Are the brain mechanisms of reading acquisition similar across writing systems? And do similar brain anomalies underlie reading difficulties in alphabetic and ideographic reading systems? In a cross-cultural paradigm, we measured the fMRI responses to words, faces, and houses in 96 Chinese and French 10-year-old children, half of whom were struggling with reading. We observed a reading circuit which was strikingly similar across languages and consisting of the left fusiform gyrus, superior temporal gyrus/sulcus, precentral and middle frontal gyri. Activations in some of these areas were modulated either by language or by reading ability, but without interaction between those factors. In various regions previously associated with dyslexia, reading difficulty affected activation similarly in Chinese and French readers, including the middle frontal gyrus, a region previously described as specifically altered in Chinese. Our analyses reveal a large degree of cross-cultural invariance in the neural correlates of reading acquisition and reading impairment.

So this research, like no doubt previous research, identifies various brain regions associated with reading ability and impairment, and finds that the same automacity, or lack thereof, is associated with the same regions, such as the middle frontal gyrus, in both alphabetic and ideographic reading systems. I think this is further confirmation of the research work Wolf is citing. Of course, I don’t know much about these brain regions. A course in neurology is required.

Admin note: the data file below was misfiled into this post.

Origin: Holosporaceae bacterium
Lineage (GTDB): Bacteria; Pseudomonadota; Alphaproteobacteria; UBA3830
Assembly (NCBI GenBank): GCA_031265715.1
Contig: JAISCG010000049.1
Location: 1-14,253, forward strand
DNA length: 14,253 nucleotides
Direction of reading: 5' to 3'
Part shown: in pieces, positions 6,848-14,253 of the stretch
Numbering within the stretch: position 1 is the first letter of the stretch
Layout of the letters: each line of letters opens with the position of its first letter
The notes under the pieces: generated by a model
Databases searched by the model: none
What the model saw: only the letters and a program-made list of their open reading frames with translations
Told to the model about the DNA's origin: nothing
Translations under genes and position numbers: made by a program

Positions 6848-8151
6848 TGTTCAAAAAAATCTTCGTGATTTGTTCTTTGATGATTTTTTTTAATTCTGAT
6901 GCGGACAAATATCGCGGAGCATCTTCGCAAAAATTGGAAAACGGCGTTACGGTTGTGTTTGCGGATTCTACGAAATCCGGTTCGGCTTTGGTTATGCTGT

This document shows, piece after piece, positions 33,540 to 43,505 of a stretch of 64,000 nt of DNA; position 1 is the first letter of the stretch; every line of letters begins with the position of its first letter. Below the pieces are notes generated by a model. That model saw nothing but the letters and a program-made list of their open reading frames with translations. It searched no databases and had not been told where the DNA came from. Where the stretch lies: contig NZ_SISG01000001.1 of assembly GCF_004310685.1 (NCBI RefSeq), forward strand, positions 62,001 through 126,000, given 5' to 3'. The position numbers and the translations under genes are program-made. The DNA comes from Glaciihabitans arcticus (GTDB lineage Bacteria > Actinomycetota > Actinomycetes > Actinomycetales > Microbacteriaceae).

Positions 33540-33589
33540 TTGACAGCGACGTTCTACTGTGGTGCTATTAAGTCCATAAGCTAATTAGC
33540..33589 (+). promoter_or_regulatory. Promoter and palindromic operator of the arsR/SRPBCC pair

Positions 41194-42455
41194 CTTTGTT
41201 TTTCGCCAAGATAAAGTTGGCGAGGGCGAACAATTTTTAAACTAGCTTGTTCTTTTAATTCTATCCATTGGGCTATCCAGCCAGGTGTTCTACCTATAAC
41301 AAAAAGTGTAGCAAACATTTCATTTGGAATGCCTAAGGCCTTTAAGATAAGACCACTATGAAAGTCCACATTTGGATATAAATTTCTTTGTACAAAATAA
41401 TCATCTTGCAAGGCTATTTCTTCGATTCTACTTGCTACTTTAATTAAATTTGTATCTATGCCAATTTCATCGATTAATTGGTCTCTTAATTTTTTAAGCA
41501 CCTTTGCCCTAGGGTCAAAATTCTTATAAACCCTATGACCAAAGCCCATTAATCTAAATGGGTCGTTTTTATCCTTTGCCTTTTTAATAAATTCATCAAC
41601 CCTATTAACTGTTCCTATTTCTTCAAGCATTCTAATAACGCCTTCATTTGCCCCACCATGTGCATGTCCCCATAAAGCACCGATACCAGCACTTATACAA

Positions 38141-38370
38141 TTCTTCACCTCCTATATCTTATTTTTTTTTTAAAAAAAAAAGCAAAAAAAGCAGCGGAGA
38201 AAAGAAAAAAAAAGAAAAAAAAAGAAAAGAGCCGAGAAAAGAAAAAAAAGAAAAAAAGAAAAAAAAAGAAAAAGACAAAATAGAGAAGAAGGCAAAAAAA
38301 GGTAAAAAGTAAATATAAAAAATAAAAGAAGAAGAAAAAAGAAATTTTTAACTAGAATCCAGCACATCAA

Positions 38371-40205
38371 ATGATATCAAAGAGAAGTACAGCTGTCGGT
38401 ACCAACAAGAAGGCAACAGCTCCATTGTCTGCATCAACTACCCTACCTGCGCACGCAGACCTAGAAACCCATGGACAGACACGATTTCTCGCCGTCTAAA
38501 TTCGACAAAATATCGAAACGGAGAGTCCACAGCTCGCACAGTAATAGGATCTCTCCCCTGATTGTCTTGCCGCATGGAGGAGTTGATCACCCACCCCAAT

Jacinta: But what Wolf appears to be saying in that earlier quote is that you can get brain images (via fMRI) of object naming (older brain) tasks and put them side by side with images of letter naming tasks (younger brain), and it’s like seeing the results of evolution. Sounds a bit much to me. I suppose you can see a different pattern. Isn’t fMRI based on the magnetism of iron in the blood?